S.I. 2003/1722: further memorandum
from the Food Standards Agency
1. The Committee considered the above instrument
at its meeting on 15 September 2003 and requested a memorandum
on the following points:
Explain the purpose of the words "In any
case where such an appeal as is mentioned in paragraph (3) may
be brought" in regulation 6(2). In particular, identify the
circumstances where, at the time the notice is served, the officer
serving it will know that such an appeal cannot be brought.
2. The purpose of the words is to cross-refer to
paragraph (3) which gives any aggrieved person the right
of appeal. The chances of there being no aggrieved person must
be extremely small but the officer will not know, when serving
the notice, who, if anyone, will be able to exercise the right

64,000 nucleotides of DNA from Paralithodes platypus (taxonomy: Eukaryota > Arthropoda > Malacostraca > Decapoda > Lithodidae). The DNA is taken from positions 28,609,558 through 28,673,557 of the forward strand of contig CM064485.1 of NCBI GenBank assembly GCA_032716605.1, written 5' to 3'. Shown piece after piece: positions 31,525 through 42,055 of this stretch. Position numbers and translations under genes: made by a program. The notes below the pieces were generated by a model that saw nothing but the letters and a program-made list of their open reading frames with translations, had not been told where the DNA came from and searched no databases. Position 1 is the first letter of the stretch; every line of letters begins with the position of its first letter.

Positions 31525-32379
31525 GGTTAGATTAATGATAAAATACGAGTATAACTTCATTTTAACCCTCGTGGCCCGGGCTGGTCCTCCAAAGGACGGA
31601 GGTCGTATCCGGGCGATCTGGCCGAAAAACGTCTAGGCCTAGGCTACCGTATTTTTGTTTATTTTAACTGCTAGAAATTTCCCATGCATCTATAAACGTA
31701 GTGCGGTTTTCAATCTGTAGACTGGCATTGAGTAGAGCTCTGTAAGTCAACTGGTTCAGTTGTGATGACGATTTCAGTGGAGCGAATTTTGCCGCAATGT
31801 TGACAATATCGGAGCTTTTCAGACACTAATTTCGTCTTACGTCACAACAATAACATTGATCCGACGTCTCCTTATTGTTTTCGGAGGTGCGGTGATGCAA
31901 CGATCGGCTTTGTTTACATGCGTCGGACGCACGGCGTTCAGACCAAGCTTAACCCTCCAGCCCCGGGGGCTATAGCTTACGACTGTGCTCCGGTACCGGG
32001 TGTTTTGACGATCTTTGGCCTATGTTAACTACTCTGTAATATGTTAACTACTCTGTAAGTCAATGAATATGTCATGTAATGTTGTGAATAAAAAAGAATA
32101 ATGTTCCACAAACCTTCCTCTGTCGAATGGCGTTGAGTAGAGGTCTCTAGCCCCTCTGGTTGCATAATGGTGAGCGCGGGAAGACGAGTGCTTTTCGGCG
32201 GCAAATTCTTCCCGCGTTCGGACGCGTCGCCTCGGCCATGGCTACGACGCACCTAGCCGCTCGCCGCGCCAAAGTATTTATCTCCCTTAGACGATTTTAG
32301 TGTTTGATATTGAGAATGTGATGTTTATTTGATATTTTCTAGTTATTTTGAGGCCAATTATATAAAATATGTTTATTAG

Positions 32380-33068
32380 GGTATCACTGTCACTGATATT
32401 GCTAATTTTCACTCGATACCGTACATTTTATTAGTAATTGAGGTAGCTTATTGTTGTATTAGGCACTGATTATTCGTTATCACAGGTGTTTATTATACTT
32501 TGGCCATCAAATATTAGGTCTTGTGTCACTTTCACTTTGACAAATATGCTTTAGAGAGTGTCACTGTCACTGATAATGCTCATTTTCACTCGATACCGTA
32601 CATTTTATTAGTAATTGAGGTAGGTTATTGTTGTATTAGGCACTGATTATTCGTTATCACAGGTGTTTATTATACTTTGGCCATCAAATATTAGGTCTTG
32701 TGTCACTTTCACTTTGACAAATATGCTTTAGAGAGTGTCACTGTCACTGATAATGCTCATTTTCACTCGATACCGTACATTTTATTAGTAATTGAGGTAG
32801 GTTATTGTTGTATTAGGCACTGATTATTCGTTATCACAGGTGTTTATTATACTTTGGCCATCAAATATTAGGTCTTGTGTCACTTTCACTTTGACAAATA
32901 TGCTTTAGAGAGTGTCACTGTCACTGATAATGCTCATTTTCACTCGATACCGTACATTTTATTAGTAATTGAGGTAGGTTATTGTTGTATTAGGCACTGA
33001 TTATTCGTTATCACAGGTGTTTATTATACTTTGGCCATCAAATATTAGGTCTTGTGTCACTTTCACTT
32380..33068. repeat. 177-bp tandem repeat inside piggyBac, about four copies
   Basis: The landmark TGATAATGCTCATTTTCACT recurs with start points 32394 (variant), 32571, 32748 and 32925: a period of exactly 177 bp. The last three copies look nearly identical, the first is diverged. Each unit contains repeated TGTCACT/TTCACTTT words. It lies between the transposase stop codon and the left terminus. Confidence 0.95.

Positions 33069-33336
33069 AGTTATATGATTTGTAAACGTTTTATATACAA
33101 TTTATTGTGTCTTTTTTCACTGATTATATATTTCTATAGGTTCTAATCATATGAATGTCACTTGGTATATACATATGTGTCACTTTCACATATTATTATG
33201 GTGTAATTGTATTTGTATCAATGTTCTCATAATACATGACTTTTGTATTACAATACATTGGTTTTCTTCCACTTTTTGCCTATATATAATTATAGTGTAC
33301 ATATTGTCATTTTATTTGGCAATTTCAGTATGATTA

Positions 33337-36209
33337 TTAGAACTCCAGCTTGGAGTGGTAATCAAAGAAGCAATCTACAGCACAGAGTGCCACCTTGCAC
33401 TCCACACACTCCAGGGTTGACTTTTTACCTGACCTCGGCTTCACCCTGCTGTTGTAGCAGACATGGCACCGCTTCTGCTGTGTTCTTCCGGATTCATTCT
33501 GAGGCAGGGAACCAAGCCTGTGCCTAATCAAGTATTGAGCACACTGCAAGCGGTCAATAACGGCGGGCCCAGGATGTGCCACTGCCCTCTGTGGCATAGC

to appeal as an aggrieved person. In practice, the notice will
therefore need to refer to the right of appeal. The provision
in question does produce this result but the matter could have
been dealt with in a simpler and more straightforward
manner and we would anticipate, in drafting similar
instruments in future, simply to provide that the notice shall
state the right of appeal.
Regulation 6(3) requires the magistrates' court,
on an appeal, to determine whether or not the notice was
lawfully served. Explain the purpose and effect of
the underlined words. Is it intended that the court should be
able only to determine whether the requirements of paragraph (1)
were complied with, or that it should also be able to determine
whether the importation was lawful?
3. It is intended that the court should be able to
determine whether the requirements of paragraph (1) were complied
with and whether the importation was lawful. The underlined words
were used because the control created by the Regulations is upon
illegal imports and the words "lawfully served"
conveniently covered that issue as well as service of the notice.
22nd September 2003